FoodShare Executive Director Paul Taylor has spoken at length in the media about the connection between racism and food insecurity. On its website, the food justice organization says it aims to centre the voices of those most affected by poverty and food insecurity in its work. After thousands of people marched in the streets on May 30 calling for justice for Regis Korchinski-Paquet, a Black woman who died during an encounter with police, FoodShare provided emergency food boxes to protesters who were self-isolating after the march.

“We want to continue to elevate Black voices. We want to help people recognize that Black people have been pushing for justice for a long time,” Taylor said in a June interview with Toronto Life.

In a recent online panel hosted by FoodShare, Black Creek Community Farm Director Leticia Ama Deawuo shared her perspective as a Black woman working in a field dominated by white people. “A lot of agencies and organizations parachute into low-income, racialized communities to do this work, to extract resources or to gain resources on the back of community members,” she said.

She recalled hosting a group for a meeting at Black Creek. After she introduced herself and offered the visitors coffee and tea, they asked her to call the director of the farm for the meeting.

It’s hard for people from low-income communities to be taken seriously for the knowledge they bring to the table, Deawuo said.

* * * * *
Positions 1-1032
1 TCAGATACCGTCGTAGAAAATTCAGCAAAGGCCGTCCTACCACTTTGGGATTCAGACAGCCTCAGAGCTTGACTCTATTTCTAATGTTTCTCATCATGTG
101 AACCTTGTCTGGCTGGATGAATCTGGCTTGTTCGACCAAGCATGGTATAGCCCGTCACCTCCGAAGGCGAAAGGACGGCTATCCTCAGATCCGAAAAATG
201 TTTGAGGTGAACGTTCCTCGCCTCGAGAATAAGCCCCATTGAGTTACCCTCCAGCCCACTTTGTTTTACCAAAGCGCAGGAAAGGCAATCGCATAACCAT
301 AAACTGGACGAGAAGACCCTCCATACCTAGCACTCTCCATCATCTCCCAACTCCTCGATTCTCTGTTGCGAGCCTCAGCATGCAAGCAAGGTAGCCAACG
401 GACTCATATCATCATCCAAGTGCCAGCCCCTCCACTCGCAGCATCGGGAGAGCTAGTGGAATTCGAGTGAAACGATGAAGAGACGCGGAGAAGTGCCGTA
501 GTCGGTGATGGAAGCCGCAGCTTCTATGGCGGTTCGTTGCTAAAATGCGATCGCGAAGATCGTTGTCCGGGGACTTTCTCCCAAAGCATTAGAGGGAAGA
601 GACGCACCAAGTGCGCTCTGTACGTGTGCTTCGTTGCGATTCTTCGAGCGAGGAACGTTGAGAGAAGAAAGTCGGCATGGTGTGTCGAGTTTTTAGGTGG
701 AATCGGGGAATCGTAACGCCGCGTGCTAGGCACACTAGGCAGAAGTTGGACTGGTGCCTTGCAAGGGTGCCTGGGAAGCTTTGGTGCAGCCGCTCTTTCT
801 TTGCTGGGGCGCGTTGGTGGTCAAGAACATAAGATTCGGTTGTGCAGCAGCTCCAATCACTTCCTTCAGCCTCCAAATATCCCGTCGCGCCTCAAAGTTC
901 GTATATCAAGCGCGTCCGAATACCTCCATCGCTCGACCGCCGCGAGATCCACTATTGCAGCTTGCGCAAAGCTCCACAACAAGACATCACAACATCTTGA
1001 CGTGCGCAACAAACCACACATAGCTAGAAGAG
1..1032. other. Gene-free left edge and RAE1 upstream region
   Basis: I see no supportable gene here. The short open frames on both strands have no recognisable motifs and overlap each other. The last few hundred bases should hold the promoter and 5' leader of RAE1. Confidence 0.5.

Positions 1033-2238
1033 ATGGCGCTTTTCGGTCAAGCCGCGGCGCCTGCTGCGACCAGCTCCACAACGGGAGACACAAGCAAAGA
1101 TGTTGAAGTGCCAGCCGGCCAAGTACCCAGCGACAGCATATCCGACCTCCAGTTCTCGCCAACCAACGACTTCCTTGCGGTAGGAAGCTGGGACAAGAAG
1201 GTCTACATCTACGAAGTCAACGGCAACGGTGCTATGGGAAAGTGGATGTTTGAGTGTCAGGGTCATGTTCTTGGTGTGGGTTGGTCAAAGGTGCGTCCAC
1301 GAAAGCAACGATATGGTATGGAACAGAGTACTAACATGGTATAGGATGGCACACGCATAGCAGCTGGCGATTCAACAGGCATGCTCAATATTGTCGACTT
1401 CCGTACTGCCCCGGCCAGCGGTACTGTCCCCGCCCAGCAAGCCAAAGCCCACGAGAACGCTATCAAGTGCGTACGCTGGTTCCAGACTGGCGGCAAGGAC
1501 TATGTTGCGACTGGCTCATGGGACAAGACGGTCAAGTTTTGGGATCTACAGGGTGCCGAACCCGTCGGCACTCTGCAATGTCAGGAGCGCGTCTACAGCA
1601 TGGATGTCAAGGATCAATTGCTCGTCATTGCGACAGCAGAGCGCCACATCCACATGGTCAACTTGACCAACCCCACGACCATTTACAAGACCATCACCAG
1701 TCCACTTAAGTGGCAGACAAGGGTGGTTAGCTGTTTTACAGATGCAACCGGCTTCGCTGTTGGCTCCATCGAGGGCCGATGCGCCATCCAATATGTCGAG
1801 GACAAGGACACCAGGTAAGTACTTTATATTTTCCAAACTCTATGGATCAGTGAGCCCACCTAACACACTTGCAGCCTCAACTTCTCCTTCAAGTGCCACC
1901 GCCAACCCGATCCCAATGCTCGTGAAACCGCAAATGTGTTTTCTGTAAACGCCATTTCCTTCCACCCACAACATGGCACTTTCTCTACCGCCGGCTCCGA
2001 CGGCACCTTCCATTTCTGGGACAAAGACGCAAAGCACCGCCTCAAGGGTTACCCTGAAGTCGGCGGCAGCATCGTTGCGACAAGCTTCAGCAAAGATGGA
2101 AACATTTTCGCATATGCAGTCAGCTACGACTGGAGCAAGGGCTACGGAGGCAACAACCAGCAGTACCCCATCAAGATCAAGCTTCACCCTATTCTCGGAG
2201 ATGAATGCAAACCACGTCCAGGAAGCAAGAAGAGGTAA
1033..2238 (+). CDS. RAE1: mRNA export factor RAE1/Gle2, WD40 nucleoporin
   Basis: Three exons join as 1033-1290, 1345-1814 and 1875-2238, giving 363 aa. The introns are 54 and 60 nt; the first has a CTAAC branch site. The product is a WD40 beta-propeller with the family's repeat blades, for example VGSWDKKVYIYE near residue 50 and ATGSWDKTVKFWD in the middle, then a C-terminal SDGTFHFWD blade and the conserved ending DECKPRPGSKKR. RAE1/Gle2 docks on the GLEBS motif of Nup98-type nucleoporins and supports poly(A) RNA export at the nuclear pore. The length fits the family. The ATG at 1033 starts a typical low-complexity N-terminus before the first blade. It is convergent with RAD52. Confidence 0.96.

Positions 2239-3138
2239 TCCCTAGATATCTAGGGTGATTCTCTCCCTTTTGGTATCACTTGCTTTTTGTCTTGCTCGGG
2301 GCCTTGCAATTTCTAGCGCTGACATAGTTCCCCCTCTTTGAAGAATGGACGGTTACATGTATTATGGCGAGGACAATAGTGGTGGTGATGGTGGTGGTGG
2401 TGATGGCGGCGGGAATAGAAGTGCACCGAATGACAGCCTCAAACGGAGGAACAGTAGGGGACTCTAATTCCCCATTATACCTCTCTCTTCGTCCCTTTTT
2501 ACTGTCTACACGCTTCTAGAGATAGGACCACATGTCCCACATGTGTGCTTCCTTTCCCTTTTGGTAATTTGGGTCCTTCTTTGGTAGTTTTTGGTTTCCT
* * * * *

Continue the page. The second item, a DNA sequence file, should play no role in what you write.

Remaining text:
Toronto Youth Food Policy Council (TYFPC) co-chair Emma Tamlin agrees that there needs to be a power shift within food security organizations.

“It’s not as if these organizations are run entirely by white people, but the decision-making power remains with white people … the communities that those organizations are serving should be led by people who understand those experiences.”


With Toronto’s inequities rendered in stark contrast by COVID-19, advocates and organizations are renewing calls for a minimum basic income, more affordable housing and improved social supports. This is timely, as the provincial government undertakes a review of its poverty reduction strategy.

Daily Bread has made a submission to the province with its recommendations. The top three items of 10 are investments in affordable housing, a stronger foundation for social assistance recipients, and extending health and dental benefits to low-income Ontarians.